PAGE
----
Macedonia lets migrants enter from Greece
More than 1,500 mostly Syrian refugees, trapped in a no-man’s land for three days, entered Macedonia from Greece on Saturday, after police allowed them to pass despite earlier trying to hold back the crowd using stun grenades.
The dash across the border was the latest dramatic chapter in Europe’s migrant crisis, and came as another 3,000 migrants were rescued in waters off Libya — in one of the largest singleday rescue operations yet in the Mediterranean.
Some 104,000 migrants and refugees have landed on Italian shores so far this year, while Greece has seen an influx of around 150,000 people, according to the International Organization for Migration. More than 2,300 people have died trying to make the dangerous journey.
On Macedonia’s southern border with Greece, police had earlier Saturday used stun grenades and batons in response to hundreds of refugees trying to break through barbed wire fencing, before apparently deciding to let everyone cross into the Balkan nation, an AFP reporter saw.
By late evening not a single person remained in the strip of no-man’s land at the border where more than 2,000 people, including women and children, had been stuck without proper shelter since Thursday.
Most of the migrants were headed straight for the station in the nearby town of Gevgelija in the hopes of catching a train towards Serbia, from where they aim to eventually reach the European Union to start a new life.
Macedonia declared a state of emergency on Thursday over the influx at its border and twice resorted to force to prevent people from entering in recent days, resulting in a few light injuries.
Thousands more refugees and migrants, mostly from Syria, Iraq and Afghanistan, are expected to arrive in Macedonia in the coming days after being ferried to the Greek mainland from the islands.
Macedonian police spokesman Ivo Kotevski said police did not want to use force but would seek to control the flow of arrivals.
“We will continue with reinforced control of the border according to the state of emergency and we will (in future) allow only a limited number of people into the country in accordance with the capacities we have,” Kotevski told AFP by phone Saturday.
He said no more people would be allowed to enter until the current group had moved on towards the north, “or we will have a humanitarian crisis in Macedonia.”
SOS Calls to Italy
Fears of a humanitarian catastrophe also hit Italy on Saturday after the Italian coastguard was deluged with distress calls from 20 different fishing boats and rubber dinghies off Libya with around 3,000 people on board.
The rescue operations — involving Italian navy ships, coastguard vessels and a Norwegian boat — appeared to have passed off without any reports of casualties.
Italian police meanwhile said they had arrested six Egyptian nationals on suspicion of people smuggling following the rescue of a stricken boat on Wednesday.
Testimony from the 432 migrants on board suggest the ves- sel had been packed with more than 10 times the number of people it was designed for, with many passengers, including a number of women and children, locked below deck.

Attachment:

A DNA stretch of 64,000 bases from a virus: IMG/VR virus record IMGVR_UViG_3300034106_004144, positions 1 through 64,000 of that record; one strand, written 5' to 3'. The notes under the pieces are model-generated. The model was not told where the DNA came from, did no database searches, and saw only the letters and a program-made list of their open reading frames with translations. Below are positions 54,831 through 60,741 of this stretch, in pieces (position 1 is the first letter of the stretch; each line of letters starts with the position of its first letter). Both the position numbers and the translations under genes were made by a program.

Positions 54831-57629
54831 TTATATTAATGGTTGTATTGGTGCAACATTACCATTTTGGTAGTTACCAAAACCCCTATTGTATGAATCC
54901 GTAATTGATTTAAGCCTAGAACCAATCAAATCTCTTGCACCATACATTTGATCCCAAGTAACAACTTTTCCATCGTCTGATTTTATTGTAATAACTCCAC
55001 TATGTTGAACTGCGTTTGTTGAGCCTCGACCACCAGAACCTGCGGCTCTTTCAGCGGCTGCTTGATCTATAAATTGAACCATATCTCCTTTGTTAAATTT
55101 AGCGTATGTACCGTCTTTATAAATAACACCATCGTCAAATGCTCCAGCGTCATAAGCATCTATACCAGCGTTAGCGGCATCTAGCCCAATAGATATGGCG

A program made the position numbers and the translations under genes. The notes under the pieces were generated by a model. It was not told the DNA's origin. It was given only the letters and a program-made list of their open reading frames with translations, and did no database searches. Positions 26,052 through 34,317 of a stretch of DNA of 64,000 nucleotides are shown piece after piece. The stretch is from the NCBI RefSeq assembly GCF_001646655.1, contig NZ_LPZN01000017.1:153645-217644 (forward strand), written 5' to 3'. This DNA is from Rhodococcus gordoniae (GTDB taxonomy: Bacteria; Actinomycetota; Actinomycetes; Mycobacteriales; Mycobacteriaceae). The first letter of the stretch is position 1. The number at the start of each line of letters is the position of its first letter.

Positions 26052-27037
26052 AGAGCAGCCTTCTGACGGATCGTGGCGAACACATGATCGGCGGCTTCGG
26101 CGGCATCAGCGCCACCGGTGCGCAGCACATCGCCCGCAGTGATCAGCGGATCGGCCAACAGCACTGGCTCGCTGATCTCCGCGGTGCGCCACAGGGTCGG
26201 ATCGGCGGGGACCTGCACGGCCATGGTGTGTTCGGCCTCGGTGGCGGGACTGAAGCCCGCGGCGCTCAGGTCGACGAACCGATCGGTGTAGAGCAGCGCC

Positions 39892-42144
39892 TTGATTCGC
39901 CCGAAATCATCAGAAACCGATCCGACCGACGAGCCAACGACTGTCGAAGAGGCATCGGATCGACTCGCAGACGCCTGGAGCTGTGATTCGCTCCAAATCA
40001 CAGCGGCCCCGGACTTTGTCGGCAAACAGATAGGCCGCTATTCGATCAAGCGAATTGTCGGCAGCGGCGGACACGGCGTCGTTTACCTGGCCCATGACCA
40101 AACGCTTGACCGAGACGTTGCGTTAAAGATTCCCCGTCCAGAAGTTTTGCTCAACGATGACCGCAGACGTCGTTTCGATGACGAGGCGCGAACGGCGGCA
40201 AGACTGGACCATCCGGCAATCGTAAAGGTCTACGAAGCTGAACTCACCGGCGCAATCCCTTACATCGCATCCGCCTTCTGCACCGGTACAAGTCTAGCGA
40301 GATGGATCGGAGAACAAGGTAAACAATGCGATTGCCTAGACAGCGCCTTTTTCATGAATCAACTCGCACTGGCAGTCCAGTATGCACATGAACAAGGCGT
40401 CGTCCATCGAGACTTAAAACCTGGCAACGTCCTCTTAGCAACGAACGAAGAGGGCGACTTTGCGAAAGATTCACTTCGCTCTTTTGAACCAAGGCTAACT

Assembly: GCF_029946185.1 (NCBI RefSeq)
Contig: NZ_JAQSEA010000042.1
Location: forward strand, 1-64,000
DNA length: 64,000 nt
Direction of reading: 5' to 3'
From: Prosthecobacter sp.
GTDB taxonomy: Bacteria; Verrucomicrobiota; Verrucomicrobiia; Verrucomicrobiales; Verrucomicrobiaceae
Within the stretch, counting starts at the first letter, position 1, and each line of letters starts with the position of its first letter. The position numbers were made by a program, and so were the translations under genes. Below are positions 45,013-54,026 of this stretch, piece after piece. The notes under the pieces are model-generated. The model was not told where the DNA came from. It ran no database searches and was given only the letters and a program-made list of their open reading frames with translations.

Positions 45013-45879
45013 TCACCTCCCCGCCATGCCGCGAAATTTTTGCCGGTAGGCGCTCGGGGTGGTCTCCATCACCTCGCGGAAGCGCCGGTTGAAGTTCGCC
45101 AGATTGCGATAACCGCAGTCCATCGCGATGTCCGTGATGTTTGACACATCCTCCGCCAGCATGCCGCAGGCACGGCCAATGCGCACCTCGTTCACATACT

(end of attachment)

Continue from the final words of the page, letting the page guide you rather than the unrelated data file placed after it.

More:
They had each paid the traffickers 2,000 euros (US$2,200) for the passage from Egypt to Italy, according to statements given to police.
On board, the crew were reported to have demanded further payment to allow those locked in the hold to come up temporarily
EU Urged to Up Support
Humanitarian organizations say the surge in the numbers of people trying to reach European Union countries is the result of conflicts or repression in Africa and the Middle East.
They have called on European governments to shoulder more of the burden of absorbing the wave of asylum seekers and to help create safer routes for them to reach Europe. The U.N. refugee agency (UNHCR) on Friday expressed concern over the situation on the Greece-Macedonia border and urged the EU to “step up support for countries affected” by the movement of refugees and migrants in southeastern Europe.
Some 42,000 people, including more than 7,000 children, have entered Macedonia from Greece since mid-June, the government in Skopje said.
On Friday night, the Macedonian police doubled the barbed wire fence at the border, while some of the refugees in a makeshift camp pleaded with them, shouting “Help us!”
“It rained and many people couldn’t protect themselves. One mother lost her daughter and was calling for her all through the night,” said Samer Moin, a 49-year-old doctor from Syria who crossed from Turkey to the Greek island of Halki, before arriving at the Macedonian border.
In the border town of Gevgelija, extra trains have been laid on to deal with the spike in passengers. It takes around four hours by train to reach Tabanovce on Macedonia’s northern border with Serbia, some 180 kilometers (110 miles) away.
Once they reach Serbia, many migrants and refugees will try to make their way to Hungary, which is a major crossing point into the EU, although the country is building a four-meter barbed wire fence along its 175-kilometer border to stop the influx.
(1) A migrant boy looks out of a window on board a crowded train taking them toward Serbia, at the railway station in the southern Macedonian town of Gevgelija, Saturday, Aug. 22. (2) Migrants sit on the train tracks and wait to cross the border near a train station in Idomeni, northern Greece, Sunday, Aug. 23. (3) Migrants distribute food to other migrants at the Moria camp near the town of Mytilene on the southeastern Greek island of Lesbos, Greece, Saturday.